Everything You Need to Know About Criminal Offenses
If youâ€™ve been charged with a criminal offense, you are probably feeling overwhelmed and anxious.Â After all, your freedom – maybe even your life – is at stake.Â Our criminal justice system is incredibly complex and can be nearly impossible to navigate if you donâ€™t understand criminal law and procedure.Â However, a basic understanding of the system is vital to ensure that you are afforded all of the rights the law grants to criminal defendants.Â Most importantly, you need to understand the different ways our system classifies criminal offenses, and where the charges you are facing stand on that spectrum.Â This classification will determine what rights you have as a defendant, as well as the penalties and sanctions you could face if you are found guilty of the charges levied against you.
Types of Criminal Offenses
Our justices system recognizes several types of criminal offenses, including:
- Crimes against the Person: Crimes committed using direct harm or force against the victim, such as murder, rape or assault.
- Crime against Property: Crimes committed by damaging or intruding on the property of another.
- Theft and Fraud Crimes: Crimes that involve illegally taking a victim’s property.
- Crimes Against Public Order: Some examples include disorderly conduct, public lewdness, and prostitution
- Drug Related Crimes
Depending on their severity, each type of criminal offense can be further classified as an infraction, misdemeanor or felony.Â For example, the value of the property taken in a theft or fraud crime will determine whether or not it is deemed to be a felony or a misdemeanor.Â Drug crimes can be classified as either, depending on a number of illegal drugs involved.Â While crimes against public order are almost always misdemeanors, they can rise to the level of a felony if a minor child is a victim.
Classification of Criminal Offenses
Infractions or Petty Offenses
Depending on the state where it is committed, an infraction may encompass a violation of a local or municipal code, ordinance or traffic rule.Â In most cases, defendants found guilty of an infraction are sentenced to pay a fine, perform community service, or a combination of the two.Â In the very rare cases where jail time is ordered, most sentences will be carried out at a local jail, rather than a state penitentiary. While individuals who have been charged with an infraction may hire a criminal defense lawyer at their own expense, the court is under no obligation to appoint an attorney on their behalf if the defendant is unable to afford one.Â If youâ€™ve been charged with a minor infraction, you wonâ€™t have a right to a jury trial.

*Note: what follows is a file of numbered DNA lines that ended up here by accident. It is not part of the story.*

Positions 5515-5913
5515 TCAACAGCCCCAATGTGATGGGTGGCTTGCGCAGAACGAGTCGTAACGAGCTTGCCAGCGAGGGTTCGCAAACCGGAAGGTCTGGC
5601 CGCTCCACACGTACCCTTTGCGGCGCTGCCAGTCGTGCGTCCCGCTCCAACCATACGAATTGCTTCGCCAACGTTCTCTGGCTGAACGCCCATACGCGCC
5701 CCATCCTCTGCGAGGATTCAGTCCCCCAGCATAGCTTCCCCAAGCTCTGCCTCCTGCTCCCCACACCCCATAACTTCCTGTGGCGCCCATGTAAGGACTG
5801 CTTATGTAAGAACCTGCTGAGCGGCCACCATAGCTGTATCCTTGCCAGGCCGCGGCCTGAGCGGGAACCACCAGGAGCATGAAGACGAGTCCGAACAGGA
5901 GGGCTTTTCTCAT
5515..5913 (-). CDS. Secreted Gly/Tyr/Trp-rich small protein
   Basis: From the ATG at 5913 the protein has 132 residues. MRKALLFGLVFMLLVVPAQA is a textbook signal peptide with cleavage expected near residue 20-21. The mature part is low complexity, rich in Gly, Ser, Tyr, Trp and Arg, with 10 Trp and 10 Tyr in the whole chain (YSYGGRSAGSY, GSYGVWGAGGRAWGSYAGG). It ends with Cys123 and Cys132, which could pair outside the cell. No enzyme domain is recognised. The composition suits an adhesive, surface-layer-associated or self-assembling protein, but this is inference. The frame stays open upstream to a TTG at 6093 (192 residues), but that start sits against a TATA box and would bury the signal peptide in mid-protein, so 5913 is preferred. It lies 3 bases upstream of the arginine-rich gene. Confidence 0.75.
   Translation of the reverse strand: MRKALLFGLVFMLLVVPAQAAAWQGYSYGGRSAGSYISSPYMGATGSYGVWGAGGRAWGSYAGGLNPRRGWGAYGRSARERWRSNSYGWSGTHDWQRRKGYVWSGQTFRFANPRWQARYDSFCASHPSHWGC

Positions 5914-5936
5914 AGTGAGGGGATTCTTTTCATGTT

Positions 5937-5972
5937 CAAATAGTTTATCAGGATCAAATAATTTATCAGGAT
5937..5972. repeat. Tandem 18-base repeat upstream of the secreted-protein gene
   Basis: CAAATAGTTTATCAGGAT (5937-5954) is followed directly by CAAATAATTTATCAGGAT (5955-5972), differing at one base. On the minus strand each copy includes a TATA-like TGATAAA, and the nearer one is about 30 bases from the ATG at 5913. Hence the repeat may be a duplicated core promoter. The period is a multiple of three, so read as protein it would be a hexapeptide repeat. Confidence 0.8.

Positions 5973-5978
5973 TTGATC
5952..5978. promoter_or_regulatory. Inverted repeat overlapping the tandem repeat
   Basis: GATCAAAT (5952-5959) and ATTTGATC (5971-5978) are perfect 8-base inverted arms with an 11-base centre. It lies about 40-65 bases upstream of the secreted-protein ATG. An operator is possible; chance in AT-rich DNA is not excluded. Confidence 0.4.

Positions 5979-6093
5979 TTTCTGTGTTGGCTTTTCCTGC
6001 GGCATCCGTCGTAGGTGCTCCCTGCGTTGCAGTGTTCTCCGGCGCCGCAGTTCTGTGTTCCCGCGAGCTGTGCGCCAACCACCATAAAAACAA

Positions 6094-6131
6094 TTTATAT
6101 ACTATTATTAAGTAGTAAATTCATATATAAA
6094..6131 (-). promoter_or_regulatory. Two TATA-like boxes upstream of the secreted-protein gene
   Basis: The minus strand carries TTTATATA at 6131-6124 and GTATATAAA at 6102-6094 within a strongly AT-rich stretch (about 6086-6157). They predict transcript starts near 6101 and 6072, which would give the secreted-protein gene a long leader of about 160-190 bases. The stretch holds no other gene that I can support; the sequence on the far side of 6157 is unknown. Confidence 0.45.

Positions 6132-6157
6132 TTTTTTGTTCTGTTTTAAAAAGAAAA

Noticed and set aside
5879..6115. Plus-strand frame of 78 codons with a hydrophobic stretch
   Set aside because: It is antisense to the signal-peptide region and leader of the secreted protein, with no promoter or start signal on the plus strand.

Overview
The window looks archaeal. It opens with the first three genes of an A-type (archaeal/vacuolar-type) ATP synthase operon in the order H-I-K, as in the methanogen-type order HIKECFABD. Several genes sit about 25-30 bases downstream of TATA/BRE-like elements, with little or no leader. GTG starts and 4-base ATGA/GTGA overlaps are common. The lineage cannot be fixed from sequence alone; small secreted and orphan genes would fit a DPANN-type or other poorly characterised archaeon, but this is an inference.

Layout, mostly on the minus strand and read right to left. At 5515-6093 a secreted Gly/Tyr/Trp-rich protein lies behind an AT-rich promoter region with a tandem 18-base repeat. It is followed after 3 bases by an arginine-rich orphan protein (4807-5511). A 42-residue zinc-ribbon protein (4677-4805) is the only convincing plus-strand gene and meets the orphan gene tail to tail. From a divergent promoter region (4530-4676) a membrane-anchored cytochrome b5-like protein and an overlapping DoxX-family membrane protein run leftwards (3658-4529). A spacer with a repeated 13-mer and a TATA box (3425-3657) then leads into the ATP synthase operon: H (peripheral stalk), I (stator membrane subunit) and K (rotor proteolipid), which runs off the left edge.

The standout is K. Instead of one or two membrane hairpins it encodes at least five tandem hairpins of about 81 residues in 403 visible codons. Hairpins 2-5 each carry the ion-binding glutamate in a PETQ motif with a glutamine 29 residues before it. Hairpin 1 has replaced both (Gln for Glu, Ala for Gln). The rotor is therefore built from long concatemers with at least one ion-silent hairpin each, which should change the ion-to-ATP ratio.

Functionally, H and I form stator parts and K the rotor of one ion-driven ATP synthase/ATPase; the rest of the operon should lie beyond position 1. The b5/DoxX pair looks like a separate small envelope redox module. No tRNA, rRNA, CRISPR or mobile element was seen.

Misdemeanors mark the next level of severity in the classification of criminal offenses and are punishable by up to a year in jail.Â However, sanctions for misdemeanors can also include fines, probation, community service, and restitution.Â Typical misdemeanor crimes might include public intoxication, trespassing, prostitution, or vandalism. Â Most states classify misdemeanors by their degree of severity, with the most severe offenses classified as â€œgrossâ€ misdemeanors. In certain cases, states may provide for misdemeanors to be elevated to felony status if there are extenuating circumstances, or if the defendant is deemed a repeat offender. Individuals charged with a misdemeanor criminal offense have a right to a trial by jury, as well as an attorney. The court must appoint a criminal defense lawyer to represent any defendant who is deemed indigent
Felonies are the most serious class of criminal offense, and penalties almost always include jail time, including life in prison, and possibly even the death penalty, for the most serious types of murder.Â Like misdemeanors, felonies are classified in most states by degree according to their severity.Â For example, first-degree murder charges may be levied against a defendant in a homicide case if there is evidence of premeditation.Â However, if a killing is deemed unlawful, but there is no evidence of deliberation, premeditation, or malice, the defendant could be charged with manslaughter, a lesser felony offense. Defendants charged with a felony criminal offense always have a right to trial by jury and legal representation.Â In cases where a defendant canâ€™t afford their own attorney, the court is legally obligated to appoint an attorney on their behalf.
Here is a list of some of the more common criminal offenses
Alcohol Related Crimes
- Driving While Intoxicated
- Public Intoxication
- Open Container Laws
- Minors in Possession
Drug Related Crimes
- Drug Possession
- Drug Â Distribution or Trafficking
- Drug Cultivation or Manufacturing
Weapons Related Crimes
- Carrying a Concealed Weapon
- Criminal Possession of a Weapon
- Carry in Plain sight